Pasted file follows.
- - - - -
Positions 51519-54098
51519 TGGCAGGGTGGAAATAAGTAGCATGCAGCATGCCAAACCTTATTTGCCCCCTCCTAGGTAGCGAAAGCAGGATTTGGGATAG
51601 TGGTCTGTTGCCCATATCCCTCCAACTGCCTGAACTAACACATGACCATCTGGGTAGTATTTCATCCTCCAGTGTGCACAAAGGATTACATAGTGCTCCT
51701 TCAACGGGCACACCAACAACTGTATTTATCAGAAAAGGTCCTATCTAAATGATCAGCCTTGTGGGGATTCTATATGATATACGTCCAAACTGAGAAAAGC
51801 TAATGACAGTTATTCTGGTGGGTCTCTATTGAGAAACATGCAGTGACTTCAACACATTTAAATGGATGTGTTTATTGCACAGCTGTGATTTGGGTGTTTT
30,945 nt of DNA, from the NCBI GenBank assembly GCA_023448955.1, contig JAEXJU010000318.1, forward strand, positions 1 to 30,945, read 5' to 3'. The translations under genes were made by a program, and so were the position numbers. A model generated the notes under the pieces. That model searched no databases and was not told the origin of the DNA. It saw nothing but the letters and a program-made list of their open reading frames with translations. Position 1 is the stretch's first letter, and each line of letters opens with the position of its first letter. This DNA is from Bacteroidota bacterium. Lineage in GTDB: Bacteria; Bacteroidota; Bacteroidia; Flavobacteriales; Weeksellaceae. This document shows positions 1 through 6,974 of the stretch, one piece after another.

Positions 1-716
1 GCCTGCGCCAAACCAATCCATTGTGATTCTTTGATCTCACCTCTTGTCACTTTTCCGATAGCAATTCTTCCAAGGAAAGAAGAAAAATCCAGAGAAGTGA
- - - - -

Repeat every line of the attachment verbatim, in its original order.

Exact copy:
Positions 51519-54098
51519 TGGCAGGGTGGAAATAAGTAGCATGCAGCATGCCAAACCTTATTTGCCCCCTCCTAGGTAGCGAAAGCAGGATTTGGGATAG
51601 TGGTCTGTTGCCCATATCCCTCCAACTGCCTGAACTAACACATGACCATCTGGGTAGTATTTCATCCTCCAGTGTGCACAAAGGATTACATAGTGCTCCT
51701 TCAACGGGCACACCAACAACTGTATTTATCAGAAAAGGTCCTATCTAAATGATCAGCCTTGTGGGGATTCTATATGATATACGTCCAAACTGAGAAAAGC
51801 TAATGACAGTTATTCTGGTGGGTCTCTATTGAGAAACATGCAGTGACTTCAACACATTTAAATGGATGTGTTTATTGCACAGCTGTGATTTGGGTGTTTT
30,945 nt of DNA, from the NCBI GenBank assembly GCA_023448955.1, contig JAEXJU010000318.1, forward strand, positions 1 to 30,945, read 5' to 3'. The translations under genes were made by a program, and so were the position numbers. A model generated the notes under the pieces. That model searched no databases and was not told the origin of the DNA. It saw nothing but the letters and a program-made list of their open reading frames with translations. Position 1 is the stretch's first letter, and each line of letters opens with the position of its first letter. This DNA is from Bacteroidota bacterium. Lineage in GTDB: Bacteria; Bacteroidota; Bacteroidia; Flavobacteriales; Weeksellaceae. This document shows positions 1 through 6,974 of the stretch, one piece after another.

Positions 1-716
1 GCCTGCGCCAAACCAATCCATTGTGATTCTTTGATCTCACCTCTTGTCACTTTTCCGATAGCAATTCTTCCAAGGAAAGAAGAAAAATCCAGAGAAGTGA